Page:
Yield 53%, m.p. 176-178°C (AcOH/H2O); IR (KBr, cm-1): ν 3220 (NH), 1678 (C=O); 1H NMR (DMSO-d6) δ: 1.53-2.21 (m, 10H, 5CH2), 2.89 (t, 2H, CH2), 3.72 (t, 2H, CH2), 6.98-9.01 (m, 15H, ArH+=CH), 9.54 (s, 1H, NH, exchangeable with D2O); 13C NMR (DMSO-d6) δ: 25.36 , 25.71 (piperid.), 48.12, 53.69 (CH2), 56.01(piperid.), 109.20, 111.86, 118.55, 119.78, 120.59, 122.15, 122.92, 123.48, 126.65, 127.32, 127.63, 129.30, 130.87, 132.56, 134.44, 134.95, 135.80, 136.51, 143.22, 145.16, 145.74, 157.42 (Ar-C), 163.87 (C=O); MS (EI, 70 eV): m/z (%): 502 [M]+. C32H31N5O (501.62): calcd. C 76.62, H 6.23, N 13.96; found C 76.47, H 6.11, N 13.79.

(E)-N'-(4-(morpholin-1-yl)benzylidene)-2- phenylquinoline-4-carbohydrazide (7a).

Yield 56%, m.p. 190-192°C (MeOH); IR (KBr, cm-1): ν 3210 (NH), 1680 (C=O), 1613(C=N) ; 1H NMR (DMSO-d6) δ: 2.98 (t, 4H, CH2NCH2), 3.79 (t, 4H, CH2OCH2), 6.90-8.86 (m, 15H, ArH+=CH), 10.36 (s, 1H, NH, exchangeable with D2O); 13C NMR (DMSO-d6) δ: 49.96, 67.12 (morpholin-C), 115.28, 119.65, 121.59, 122.89, 123.56, 126.82, 127.48, 128.94, 129.87, 131.09, 133.15, 134.76, 135.89, 143.26, 144.90, 145.58, 152.14, 158.03 (Ar-C), 165.21 (C=O); MS (EI, 70 eV): m/z (%): 436 (8) [M]+. C27H24N4O2 (501.62): calcd. C 74.29, H 5.54, N 12.84; found C 74.12, H 5.39, N 12.71.

(E)-N'-(4-(piperazin-1-yl)benzylidene)-2- phenylquinoline-4-carbohydrazide (7b).

Yield 51%, m.p. 177-179°C (MeOH); IR (KBr, cm-1): ν 3195 (NH), 1668 (C=O), 1610(C=N) ; 1H NMR (DMSO-d6) δ: 2.86 (t, 4H, CH2NCH2), 3.09 (t, 4H, CH2NCH2), 6.85-8.84 (m, 15H, ArH+=CH), 10.45, 11.05 (2s, 2H, 2NH exchangeable with D2O); 13C NMR (DMSO-d6) δ: 47.13, 53.29 (piperazin- C), 115.10, 120.34, 121.74, 123.17, 123.67, 127.14, 127.55, 129.05, 130.28, 131.12, 133.25, 135.06, 136.42, 143.18, 145.03, 145.73, 152.23, 157.79 (Ar-C), 164.87 (C=O); MS (EI, 70 eV): m/z (%): 435 (12) [M]+. C27H25N5O (435.52): calcd. C 74.46, H 5.79, N 16.08; found C 74.32, H 5.65, N 17.93.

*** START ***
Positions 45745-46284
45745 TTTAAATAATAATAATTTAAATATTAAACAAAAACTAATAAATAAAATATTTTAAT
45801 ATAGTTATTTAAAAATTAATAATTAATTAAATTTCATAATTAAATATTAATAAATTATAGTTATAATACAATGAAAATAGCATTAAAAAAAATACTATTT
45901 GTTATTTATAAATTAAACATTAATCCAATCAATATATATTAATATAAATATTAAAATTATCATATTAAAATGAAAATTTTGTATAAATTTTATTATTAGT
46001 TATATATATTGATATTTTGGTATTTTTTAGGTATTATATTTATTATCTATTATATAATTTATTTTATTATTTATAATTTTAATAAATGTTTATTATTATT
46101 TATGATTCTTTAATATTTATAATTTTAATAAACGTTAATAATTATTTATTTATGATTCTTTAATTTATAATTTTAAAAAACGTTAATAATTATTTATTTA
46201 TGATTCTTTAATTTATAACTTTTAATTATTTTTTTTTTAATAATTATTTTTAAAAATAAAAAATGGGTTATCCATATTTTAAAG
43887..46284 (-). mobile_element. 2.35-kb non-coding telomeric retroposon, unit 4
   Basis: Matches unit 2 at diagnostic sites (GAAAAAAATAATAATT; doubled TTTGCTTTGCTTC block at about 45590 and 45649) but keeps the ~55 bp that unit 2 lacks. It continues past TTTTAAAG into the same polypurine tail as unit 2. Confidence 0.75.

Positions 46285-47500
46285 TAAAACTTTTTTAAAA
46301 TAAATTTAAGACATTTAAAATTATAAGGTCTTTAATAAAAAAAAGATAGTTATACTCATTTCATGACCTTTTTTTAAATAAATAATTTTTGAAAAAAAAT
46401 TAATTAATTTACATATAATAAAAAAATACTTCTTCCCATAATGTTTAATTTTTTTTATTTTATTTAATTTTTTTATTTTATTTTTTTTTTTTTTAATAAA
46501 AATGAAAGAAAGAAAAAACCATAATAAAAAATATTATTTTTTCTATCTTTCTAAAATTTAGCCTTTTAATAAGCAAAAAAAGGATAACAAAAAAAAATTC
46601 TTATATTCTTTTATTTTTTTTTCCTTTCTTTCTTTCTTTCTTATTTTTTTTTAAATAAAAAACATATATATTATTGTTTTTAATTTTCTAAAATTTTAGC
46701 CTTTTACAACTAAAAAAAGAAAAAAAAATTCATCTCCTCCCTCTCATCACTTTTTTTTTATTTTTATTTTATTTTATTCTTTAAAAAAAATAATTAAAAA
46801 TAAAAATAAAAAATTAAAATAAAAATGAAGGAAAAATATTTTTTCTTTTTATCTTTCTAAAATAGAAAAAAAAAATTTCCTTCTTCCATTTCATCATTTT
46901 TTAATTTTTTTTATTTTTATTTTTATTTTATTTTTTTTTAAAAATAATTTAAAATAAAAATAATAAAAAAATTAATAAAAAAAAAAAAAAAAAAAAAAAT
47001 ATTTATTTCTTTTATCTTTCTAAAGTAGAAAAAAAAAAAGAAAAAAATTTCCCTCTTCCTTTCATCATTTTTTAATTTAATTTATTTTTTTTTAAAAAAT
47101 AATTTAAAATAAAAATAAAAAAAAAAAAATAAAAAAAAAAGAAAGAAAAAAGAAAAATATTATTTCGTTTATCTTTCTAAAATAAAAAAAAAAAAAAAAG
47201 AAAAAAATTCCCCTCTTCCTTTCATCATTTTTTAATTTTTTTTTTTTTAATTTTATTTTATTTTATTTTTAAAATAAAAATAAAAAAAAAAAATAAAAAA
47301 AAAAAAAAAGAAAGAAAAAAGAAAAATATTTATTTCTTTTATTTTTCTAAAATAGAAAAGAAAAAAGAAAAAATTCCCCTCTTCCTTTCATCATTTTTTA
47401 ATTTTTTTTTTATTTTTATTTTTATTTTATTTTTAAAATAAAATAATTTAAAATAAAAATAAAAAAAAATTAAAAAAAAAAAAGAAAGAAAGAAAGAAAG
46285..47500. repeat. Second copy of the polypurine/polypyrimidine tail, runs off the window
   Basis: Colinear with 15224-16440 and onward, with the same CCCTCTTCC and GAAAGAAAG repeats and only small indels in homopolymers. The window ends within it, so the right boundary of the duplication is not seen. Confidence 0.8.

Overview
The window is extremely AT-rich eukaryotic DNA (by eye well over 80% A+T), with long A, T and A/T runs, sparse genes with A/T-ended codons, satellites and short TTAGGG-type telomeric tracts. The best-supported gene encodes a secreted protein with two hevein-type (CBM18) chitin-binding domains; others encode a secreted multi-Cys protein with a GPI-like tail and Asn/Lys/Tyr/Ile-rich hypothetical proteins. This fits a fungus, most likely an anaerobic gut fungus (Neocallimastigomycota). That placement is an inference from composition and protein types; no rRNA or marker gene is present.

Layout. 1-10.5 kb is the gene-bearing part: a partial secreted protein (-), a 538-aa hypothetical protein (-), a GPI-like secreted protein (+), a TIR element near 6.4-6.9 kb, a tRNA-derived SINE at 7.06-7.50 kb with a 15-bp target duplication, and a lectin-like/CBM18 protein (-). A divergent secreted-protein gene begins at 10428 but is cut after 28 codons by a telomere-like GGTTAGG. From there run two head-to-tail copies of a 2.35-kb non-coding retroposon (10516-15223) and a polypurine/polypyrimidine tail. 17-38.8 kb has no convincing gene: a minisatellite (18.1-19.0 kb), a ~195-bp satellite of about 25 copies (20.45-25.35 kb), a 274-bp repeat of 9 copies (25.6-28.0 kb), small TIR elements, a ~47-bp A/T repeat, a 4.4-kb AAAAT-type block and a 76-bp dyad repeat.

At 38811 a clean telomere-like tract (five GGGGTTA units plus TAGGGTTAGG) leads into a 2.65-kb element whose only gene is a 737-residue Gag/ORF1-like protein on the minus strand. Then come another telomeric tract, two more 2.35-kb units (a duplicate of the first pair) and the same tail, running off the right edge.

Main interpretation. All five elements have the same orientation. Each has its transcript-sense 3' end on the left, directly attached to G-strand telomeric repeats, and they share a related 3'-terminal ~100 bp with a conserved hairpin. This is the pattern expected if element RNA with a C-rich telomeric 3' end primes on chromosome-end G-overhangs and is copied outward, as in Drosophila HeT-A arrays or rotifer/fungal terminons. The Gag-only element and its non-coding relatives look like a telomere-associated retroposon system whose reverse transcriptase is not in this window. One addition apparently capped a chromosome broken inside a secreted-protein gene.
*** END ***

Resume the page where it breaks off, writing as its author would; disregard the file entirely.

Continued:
(E)-N'-(4-(piperidin-1-yl)benzylidene)-2- phenylquinoline-4-carbohydrazide (7c).

Yield 60%, m.p. 193-195°C (MeOH); IR (KBr, cm-1): ν 3236 (NH), 1682 (C=O), 1628(C=N) ; 1H NMR (DMSO-d6) δ: 1.47 (m, 6H, 3CH2), 3.01 (t, 4H, CH2NCH2), 6.87-8.84 (m, 15H, ArH+=CH), 10.26 (s, 1H, 1NH exchangeable with D2O); 13C NMR (DMSO-d6) δ: 24.86, 25.43, 53.16 (piperidin-C), 115.23, 119.88, 121.95, 123.10, 123.79, 126.98, 127.64, 128.87, 139.83, 131.07, 133.20, 134.75, 135.67, 143.12, 144.92, 145.69, 153.01, 158.11(Ar-C), 165.33 (C=O); MS (EI, 70 eV): m/z (%): 434 (6) [M]+. C28H26N4O (434.53): calcd. C 77.39, H 6.03, N 12.89; found C 77.28, H 5.89, N 12.74.

Pharmacological assay

Experimental animals: Healthy male adult Wister albino rats, weighing approximately 250 g, were used. They were housed in polyethylene cages and were kept at a constant temperature (22 ± 2°C), humidity (55%) and 12 h light-dark conditions. The animals were provided with Purina chow rat diet and free access to drinking water.

Carrageenan-induced edema

The carrageenan-induced rat hind paw edema test was conducted as described previously [20]. For each compound rat received treatment with 2 doses 40 mg/kg and 80 mg/kg (intraperitoneal injection) one hour before carrageenan 2% injection into hind paw of the rats. The paw volume was estimated with the help of plethysmometer 7140 (UGO Basile 7140, model-7141, Biological research apparatus, Italy) at zero time (before carrageenan injection), 1 and 2 hours post injection. Then all results tabulated and the percent inhibition in the rat paw calculated using the following formula:

% inhibition = (dc-dt)/dc × 100

Where

“dt” is the difference in paw volume in the treated group.

“dc” the difference in paw volume in the control group.

“ED50” for each treatment period was also calculated and expressed in micromole/kg for comparing potencies of given compounds.

Peripheral analgesic activity (writhing test).

The peripheral analgesic activity of selected compounds was determined in mice as described in the work done by Jayanna et al. [21]. Seventy two mice were divided into 12 groups of 6 animals each. Mice of groups 1 (normal control) and 2 (reference) were treated orally with the vehicle (5 ml/kg) and acetyl salicylic acid (150 mg/kg), respectively. Animals of groups 3 through 12 were orally given selected compounds at doses of (20 mg/kg, p.o.). After 30 min of medication, writhings were induced by an intraperitoneal injection of acetic acid (0.7% aqueous solution) in a dose of 10 ml/kg. Mice were then placed in transparent boxes and the number of writhes per animal was counted for 20 min after acetic acid injection and expressed as the percentage of protection using the following ratio: